Both Antony and Brutus were Caesar’s true friends. But somewhere on the way Brutus committed his greatest crime by believing the envious Cassius that Caesar was ambitious and that he had to be assassinated for the good of Rome. But Antony was a loyal friend of Caesar and he proved that by avenging Caesar’s death through his instigating speech even though it was quite risky for his life.
  12. Why did Antony refuse to read the will?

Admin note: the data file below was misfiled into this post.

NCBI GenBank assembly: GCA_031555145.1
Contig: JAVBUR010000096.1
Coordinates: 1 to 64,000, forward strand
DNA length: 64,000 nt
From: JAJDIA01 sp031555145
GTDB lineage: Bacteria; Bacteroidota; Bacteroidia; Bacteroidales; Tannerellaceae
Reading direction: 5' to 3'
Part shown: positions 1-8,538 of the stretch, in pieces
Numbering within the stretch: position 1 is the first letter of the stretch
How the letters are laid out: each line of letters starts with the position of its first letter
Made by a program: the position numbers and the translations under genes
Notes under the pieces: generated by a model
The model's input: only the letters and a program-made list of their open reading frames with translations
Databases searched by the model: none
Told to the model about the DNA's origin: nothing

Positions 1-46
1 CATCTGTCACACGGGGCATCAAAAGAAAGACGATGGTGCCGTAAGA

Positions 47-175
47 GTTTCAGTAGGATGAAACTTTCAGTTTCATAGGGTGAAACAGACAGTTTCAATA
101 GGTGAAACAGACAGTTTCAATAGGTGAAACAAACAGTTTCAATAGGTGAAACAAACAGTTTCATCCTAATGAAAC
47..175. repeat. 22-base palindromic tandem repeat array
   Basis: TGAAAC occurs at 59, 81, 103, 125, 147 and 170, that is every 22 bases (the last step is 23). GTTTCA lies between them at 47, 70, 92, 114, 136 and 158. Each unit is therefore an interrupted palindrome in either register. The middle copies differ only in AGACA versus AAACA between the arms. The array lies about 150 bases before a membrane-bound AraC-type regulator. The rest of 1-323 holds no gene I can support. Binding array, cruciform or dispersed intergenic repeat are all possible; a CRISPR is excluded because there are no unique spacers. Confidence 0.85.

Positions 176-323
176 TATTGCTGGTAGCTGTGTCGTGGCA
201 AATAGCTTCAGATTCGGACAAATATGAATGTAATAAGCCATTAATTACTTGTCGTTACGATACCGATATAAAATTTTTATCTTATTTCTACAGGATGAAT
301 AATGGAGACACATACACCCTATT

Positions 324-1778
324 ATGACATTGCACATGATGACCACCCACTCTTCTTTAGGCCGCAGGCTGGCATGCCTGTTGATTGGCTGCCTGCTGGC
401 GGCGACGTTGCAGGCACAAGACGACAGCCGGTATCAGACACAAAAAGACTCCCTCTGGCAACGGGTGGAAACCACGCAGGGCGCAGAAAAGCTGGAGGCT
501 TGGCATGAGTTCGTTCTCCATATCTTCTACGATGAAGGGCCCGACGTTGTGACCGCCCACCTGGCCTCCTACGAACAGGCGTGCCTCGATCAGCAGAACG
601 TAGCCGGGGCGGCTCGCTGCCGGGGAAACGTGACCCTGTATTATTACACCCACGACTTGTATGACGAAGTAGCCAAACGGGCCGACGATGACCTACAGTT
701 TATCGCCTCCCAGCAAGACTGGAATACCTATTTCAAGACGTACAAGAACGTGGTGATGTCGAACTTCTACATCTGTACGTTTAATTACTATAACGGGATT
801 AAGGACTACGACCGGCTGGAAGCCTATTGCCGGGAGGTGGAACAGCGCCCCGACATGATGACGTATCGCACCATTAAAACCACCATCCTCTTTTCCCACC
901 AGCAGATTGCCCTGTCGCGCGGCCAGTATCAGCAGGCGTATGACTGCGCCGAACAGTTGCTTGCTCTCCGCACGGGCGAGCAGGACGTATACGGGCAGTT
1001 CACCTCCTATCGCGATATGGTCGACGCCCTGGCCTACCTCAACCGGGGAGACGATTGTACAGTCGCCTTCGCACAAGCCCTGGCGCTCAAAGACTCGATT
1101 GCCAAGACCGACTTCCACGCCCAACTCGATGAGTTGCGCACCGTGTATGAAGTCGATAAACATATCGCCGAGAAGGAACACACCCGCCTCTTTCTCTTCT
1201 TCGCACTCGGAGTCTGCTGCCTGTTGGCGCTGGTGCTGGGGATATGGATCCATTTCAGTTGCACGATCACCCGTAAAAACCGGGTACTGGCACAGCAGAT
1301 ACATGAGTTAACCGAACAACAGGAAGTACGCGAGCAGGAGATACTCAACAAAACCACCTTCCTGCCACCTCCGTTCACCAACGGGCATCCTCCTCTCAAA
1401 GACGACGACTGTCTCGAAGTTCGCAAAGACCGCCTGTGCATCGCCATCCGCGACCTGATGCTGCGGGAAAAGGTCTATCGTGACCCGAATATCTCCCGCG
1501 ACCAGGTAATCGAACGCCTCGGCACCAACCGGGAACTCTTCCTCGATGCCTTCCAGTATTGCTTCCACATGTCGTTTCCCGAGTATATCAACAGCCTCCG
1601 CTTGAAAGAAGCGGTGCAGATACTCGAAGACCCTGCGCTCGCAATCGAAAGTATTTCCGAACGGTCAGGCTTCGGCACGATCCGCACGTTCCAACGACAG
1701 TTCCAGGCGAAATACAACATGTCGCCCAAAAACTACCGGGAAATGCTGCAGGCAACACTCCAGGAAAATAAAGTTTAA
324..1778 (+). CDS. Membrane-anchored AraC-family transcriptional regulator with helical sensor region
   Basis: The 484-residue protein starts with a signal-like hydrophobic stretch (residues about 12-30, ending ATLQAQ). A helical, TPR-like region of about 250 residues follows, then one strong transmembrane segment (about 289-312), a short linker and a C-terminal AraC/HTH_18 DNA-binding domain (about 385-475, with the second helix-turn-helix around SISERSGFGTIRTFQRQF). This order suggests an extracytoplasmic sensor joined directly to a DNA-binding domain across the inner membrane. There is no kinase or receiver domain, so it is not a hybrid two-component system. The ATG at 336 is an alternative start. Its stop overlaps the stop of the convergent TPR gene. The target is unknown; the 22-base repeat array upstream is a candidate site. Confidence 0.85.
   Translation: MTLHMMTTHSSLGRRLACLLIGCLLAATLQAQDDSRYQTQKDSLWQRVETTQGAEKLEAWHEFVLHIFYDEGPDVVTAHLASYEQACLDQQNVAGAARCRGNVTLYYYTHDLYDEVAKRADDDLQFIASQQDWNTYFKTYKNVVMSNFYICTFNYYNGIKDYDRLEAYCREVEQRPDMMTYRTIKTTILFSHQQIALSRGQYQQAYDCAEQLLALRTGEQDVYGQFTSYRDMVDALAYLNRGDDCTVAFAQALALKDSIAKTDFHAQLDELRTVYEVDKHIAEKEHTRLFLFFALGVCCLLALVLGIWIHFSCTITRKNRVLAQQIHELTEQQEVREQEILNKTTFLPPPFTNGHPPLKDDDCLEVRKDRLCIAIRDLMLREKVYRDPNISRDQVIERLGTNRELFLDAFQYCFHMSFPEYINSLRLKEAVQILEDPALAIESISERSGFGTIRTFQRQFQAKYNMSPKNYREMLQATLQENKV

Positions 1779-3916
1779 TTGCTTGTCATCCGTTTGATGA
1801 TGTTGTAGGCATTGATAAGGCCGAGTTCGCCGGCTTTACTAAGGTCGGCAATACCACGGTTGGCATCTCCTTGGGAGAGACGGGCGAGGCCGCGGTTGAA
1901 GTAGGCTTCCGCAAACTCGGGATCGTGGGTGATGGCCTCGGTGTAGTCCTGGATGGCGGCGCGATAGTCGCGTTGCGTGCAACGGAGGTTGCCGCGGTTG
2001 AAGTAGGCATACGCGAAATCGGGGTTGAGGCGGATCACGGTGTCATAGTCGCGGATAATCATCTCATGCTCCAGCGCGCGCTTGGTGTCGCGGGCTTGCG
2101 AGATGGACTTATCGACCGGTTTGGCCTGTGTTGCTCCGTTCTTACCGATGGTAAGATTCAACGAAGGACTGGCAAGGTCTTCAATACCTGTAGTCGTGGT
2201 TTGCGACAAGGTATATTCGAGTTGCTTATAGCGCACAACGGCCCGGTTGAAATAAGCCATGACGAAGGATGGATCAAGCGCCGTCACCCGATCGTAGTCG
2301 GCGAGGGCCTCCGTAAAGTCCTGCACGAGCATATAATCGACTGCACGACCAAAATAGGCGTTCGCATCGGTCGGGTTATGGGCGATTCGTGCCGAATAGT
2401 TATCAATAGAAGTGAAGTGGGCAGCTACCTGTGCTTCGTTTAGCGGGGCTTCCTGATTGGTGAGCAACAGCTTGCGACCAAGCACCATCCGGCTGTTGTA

In fact Antony wanted the mob to make him read the will rather than he did it himself. He intensified their interest and curiosity in the will yet pretended to be unwilling to read it. Even though Antony didn’t read the will he gave the mob an indirect hint regarding the content of the will that contained benefits for all Romans. He wanted them feel guilty of supporting the conspirators for killing Caesar who had made a will so good for them.